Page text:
Wednesday, June 14, 2017

A Certain Doom But An Unexpected Joy: On The Road To Damascus

As he journeyed he came near Damascus, and suddenly a light shone around him from heaven. 
(Acts 9:3 NKJV

Many of us before we meet face-to-face with Jesus, are on our own road nearing Damascus. How I pray, as it was with Saul, it will be with you. That the light of God’s grace and mercy will shone all around you. Amen. With that said, I now invite you Into My HEART


This that you are about to read was inspired by a sermon I heard from a Welsh preacher named (Dr. Martyn Lloyd-Jones) on Acts 9:6. As he read the previous five verses, when he got to verse three and I heard, ‘he came near Damascus’ God spoke and I heard: ‘Damascus was where my children were at; where I was at! If this man would’ve arrived here, death would have been waiting for him!’

Anyone acquainted with Saul of Tarsus knows he was very pious; a Pharisee. His background in the Law of Moses was brilliant as he studied at the feet of Gamaliel (a well known and respected Pharisee). He was, according to the election, a true Israelite of the tribe of Benjamin. He was also willing to disrupt and put an end to this, as he and many others saw it, rebellious group called the ‘followers of the Way.’

However, on his way to put a crushing blow to this missionary movement of truth and love, he encountered what can only be described as God’s saving grace and mercy. For Jesus Himself appeared before him and if liberty can be taken here, in a word, Jesus strongly persuaded Saul, by truth and revelation, that his current course was marred with doom but that there was another way Jesus had for him to go, in which would entail a great many things. 

Concerning Acts 9:6: “So he, trembling and astonished, said, “Lord, what do You want me to do?” Then the Lord said to him, “Arise and go into the city, and you will be told what you must do.” Upon meeting Jesus and all that had transpired on the road to Damascus, the conversion of Saul took place. And his conversion as it ought to be with us all, was underscored with trembling; that is, with a present fear. 

Saul went onto acknowledge Jesus as Lord and to reveal that his heart; his will, was presented to Jesus to do with which he pleased in that he said, “Lord, what do You want me to do?”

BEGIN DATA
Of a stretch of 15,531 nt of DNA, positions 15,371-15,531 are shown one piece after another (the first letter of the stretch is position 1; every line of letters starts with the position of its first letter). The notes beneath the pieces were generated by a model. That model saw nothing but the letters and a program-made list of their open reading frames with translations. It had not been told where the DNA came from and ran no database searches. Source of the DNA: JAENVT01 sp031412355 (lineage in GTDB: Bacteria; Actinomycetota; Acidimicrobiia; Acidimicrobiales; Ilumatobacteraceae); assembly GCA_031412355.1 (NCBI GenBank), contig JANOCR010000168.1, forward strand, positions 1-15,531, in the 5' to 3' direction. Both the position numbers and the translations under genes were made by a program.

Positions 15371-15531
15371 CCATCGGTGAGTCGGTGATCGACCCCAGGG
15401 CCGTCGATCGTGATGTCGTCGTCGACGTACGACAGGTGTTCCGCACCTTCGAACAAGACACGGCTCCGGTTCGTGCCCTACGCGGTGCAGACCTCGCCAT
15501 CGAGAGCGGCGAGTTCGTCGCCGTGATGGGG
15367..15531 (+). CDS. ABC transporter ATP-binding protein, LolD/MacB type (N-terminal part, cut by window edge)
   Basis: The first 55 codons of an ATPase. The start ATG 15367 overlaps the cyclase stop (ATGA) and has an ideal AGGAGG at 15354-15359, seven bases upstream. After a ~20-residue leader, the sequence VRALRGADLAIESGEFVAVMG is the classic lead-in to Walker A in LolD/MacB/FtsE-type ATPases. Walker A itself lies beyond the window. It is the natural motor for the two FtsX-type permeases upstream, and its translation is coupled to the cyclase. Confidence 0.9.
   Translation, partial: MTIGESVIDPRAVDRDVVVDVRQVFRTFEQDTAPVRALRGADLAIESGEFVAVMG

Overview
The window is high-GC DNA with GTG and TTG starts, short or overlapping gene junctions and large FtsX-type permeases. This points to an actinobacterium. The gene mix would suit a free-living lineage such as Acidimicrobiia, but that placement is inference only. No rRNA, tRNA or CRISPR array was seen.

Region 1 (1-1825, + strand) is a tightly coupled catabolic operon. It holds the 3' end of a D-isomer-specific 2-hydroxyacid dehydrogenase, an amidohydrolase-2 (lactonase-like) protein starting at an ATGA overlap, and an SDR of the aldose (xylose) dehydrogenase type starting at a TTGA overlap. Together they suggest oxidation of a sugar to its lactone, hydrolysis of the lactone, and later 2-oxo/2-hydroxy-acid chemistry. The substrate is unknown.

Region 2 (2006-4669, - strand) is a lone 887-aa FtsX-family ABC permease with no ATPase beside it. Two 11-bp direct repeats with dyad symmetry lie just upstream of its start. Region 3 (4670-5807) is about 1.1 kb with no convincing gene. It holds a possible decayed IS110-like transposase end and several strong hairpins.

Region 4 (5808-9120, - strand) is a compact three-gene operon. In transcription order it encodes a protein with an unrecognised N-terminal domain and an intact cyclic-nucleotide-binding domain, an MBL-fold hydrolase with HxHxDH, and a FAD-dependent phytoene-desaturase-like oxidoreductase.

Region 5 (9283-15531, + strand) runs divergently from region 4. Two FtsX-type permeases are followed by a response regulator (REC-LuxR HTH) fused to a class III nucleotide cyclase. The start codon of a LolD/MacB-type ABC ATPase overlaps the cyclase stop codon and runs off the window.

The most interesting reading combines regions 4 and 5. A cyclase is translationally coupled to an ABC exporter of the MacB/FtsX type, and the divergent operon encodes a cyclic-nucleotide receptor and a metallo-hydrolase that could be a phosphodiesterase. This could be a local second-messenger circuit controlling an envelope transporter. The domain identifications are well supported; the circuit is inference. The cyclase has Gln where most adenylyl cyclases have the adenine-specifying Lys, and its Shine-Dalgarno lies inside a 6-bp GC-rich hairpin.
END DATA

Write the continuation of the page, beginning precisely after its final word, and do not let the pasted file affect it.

Whenever we encounter Jesus in our lives, much like–but not necessarily–exactly to Saul’s experience, the brightness of the Lord’s holiness, righteousness, splendor and majesty ought to stop us in our tracks. That is, where we find ourselves at in life coming to a commanding halt! Let us revisit verses 1–5.

Then Saul, still breathing threats and murder against the disciples of the Lord, went to the high priest and asked letters from him to the synagogues of Damascus, so that if he found any who were of the Way, whether men or women, he might bring them bound to Jerusalem. As he journeyed he came near Damascus, and suddenly a light shone around him from heaven. Then he fell to the ground, and heard a voice saying to him, “Saul, Saul, why are you persecuting Me?” 

And he said, “Who are You, Lord?” 

Then the Lord said, “I am Jesus, whom you are persecuting. It is hard for you to kick against the goads.” (Acts 9:1‭-‬5 NKJV

What grabs my attention here and with the manner the encounter goes and the dialogue that follows, Saul reacts in his speech as far as this “Lord” goes, in two distinct but transitional ways. When Saul is met on the road to Damascus ‘and suddenly a light shone around him from heaven’ he acknowledges that the one who is before him is someone of great distinction. This is the first time he says, “Lord.”

Now in verse 6, when he is made aware that this great light; this extravagant encounter, was with no other than this Jesus whom was crucified and whom Saul was persecuting. He for the second time says “Lord” but this time it had a very different meaning and tone to it. 

These two uses of “Lord” in the Greek can be used in various meanings and tones. The Greek word used here for “Lord” being  “kurios” pronounced (koo'-ree-os), carries several meanings within their different contexts. Two of which are (sir and master). Sir as in the acknowledgment of a man of distinction and Master as one to whom total ownership belongs and you do as they say! 

Therefore, based upon the flow of the dialogue and the meanings this “Lord” carries, Saul first responded respectfully mind you, with ‘who are you sir?’ and upon Jesus answering him, in verse 6, Saul now responds to this Jesus who is not dead but very much Risen and also very much God, ‘Master, what do You want me to do?’

From the road to Damascus and the conversion of a man who was clearly at odds with the Lord of heaven and earth, we can learn this very necessary lesson: There is but one way to approach Jesus upon the revelation that He is who He is—with trembling, fear, reverence and acknowledgement that He is Lord, that is, Master and His will, not yours, be done.

—F.A. Lugo

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